If your child is injured due to someone else’s negligence, then you may be able to make a claim on their behalf for personal injury.
Children do not have a legal capacity to bring a claim in their own right and so, you as their parent or guardian, would act as ‘Tutor’ to bring the claim on their behalf.
Examples of Types of Accidents
- Car Accidents – as a passenger, pedestrian or cyclist
- Nervous shock;
- Dog attacks;
- Faulty toy or product;
- Injuries at a park or play centre that was not fit for use;
- Medical negligence;
- Accidents at school or child care if not adequately supervised;
- Work accidents if working and under the age of 18 years.
If your child has been injured in any of the above examples, there may be a claim for compensation available, depending on the circumstances of the accident and whether it was due to the negligence of someone else.
What Can Be Claimed
Depending on the severity of the accident, some injuries may have long standing effects on your child. If a claim is available, then compensation could be claimed for the following:
- Pain and suffering;
- Past and future medical expenses;
- Past loss of income if working and under the age of 18 years;
- Future loss of income depending on the severity of the injury;
- The need for additional care.
Time Limits for Lodging a Claim
In New South Wales, there are time limits within which to bring a claim. A claim must be brought within the following periods, whichever is first to expire:
For motor vehicle accidents:
- The accident must be reported to the police within 28 days of the accident;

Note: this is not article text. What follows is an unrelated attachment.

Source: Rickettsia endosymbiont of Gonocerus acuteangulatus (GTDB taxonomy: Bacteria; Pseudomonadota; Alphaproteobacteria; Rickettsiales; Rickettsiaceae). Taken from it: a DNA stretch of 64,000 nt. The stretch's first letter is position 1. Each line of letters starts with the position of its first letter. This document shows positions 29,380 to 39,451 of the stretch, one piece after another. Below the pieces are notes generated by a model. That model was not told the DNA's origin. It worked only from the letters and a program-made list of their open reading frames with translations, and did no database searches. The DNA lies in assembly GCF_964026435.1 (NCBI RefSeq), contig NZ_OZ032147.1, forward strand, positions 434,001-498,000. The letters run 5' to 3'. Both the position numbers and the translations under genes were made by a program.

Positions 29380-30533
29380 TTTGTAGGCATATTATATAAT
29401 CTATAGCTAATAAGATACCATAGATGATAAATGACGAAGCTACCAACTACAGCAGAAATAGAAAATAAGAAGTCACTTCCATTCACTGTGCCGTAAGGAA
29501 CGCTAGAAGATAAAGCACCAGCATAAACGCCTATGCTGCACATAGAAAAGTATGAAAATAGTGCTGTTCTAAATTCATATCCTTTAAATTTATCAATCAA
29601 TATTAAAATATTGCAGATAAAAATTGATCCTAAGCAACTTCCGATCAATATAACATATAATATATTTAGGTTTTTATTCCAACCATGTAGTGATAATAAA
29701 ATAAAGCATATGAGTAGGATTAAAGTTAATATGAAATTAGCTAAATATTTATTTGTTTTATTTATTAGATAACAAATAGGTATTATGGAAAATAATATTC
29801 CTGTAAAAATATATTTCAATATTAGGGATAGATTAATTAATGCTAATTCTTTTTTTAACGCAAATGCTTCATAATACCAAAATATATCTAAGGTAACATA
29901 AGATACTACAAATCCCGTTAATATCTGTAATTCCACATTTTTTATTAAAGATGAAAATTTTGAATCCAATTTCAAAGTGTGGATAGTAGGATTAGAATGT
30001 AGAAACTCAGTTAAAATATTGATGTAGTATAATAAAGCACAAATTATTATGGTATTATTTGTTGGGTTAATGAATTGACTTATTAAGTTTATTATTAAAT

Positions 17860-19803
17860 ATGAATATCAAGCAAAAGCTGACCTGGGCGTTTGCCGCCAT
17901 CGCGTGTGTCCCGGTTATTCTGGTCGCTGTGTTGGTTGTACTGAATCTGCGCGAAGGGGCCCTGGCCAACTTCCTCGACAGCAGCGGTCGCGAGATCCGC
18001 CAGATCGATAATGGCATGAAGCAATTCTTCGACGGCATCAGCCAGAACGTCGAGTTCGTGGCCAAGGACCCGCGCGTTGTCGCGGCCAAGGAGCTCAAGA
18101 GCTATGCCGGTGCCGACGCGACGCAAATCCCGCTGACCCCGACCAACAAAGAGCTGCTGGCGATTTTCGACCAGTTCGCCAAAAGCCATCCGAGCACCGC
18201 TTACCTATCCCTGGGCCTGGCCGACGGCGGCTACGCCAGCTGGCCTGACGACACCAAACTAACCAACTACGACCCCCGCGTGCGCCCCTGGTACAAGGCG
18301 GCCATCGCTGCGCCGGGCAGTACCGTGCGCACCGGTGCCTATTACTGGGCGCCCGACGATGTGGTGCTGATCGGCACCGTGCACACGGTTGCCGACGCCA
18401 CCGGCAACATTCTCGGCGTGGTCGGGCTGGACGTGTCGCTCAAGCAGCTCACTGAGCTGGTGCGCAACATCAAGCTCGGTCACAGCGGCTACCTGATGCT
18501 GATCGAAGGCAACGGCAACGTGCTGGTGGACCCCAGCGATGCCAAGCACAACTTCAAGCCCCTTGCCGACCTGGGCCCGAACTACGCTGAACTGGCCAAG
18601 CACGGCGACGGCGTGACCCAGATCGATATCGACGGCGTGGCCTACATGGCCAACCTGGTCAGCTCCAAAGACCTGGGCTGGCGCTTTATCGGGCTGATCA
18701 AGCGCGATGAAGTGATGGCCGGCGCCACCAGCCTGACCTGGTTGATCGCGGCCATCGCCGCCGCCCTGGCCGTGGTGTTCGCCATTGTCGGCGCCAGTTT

- A Personal Injury Claim Form must be lodged with the insurer of the at fault driver within 6 months of the date of the accident; and
- The claim must be commenced within 3 years of the date of the accident.
For other claims:
- Generally 3 years from the date the cause of action is “discoverable” – see below explanation; OR
- 12 years from the date of the accident – for example, if your child has suffered brain damage and this was diagnosed 5 years after the date of the accident and a doctor has confirmed that it was caused by that accident.
A cause of action is “discoverable” by a person on the first date the person knows or ought to know each of the following:
(a) that the injury has occurred;
(b) that the injury was caused by the fault of the defendant; and
(c) that the injury was sufficiently serious to justify bringing an action.
If the claim is successful how and when your child receives the compensation
If the claim resolves by way of a settlement, the settlement sum must first be approved by the Court. The money is then generally paid to the NSW Trustee & Guardian or a Private Trustee to hold in trust until your child attains 18 years of age.
How Gerard Malouf & Partners can help you
Call our office on 1800 004 878 and book an appointment to speak to one of our experienced solicitors to see if you may be able to make a claim for your child.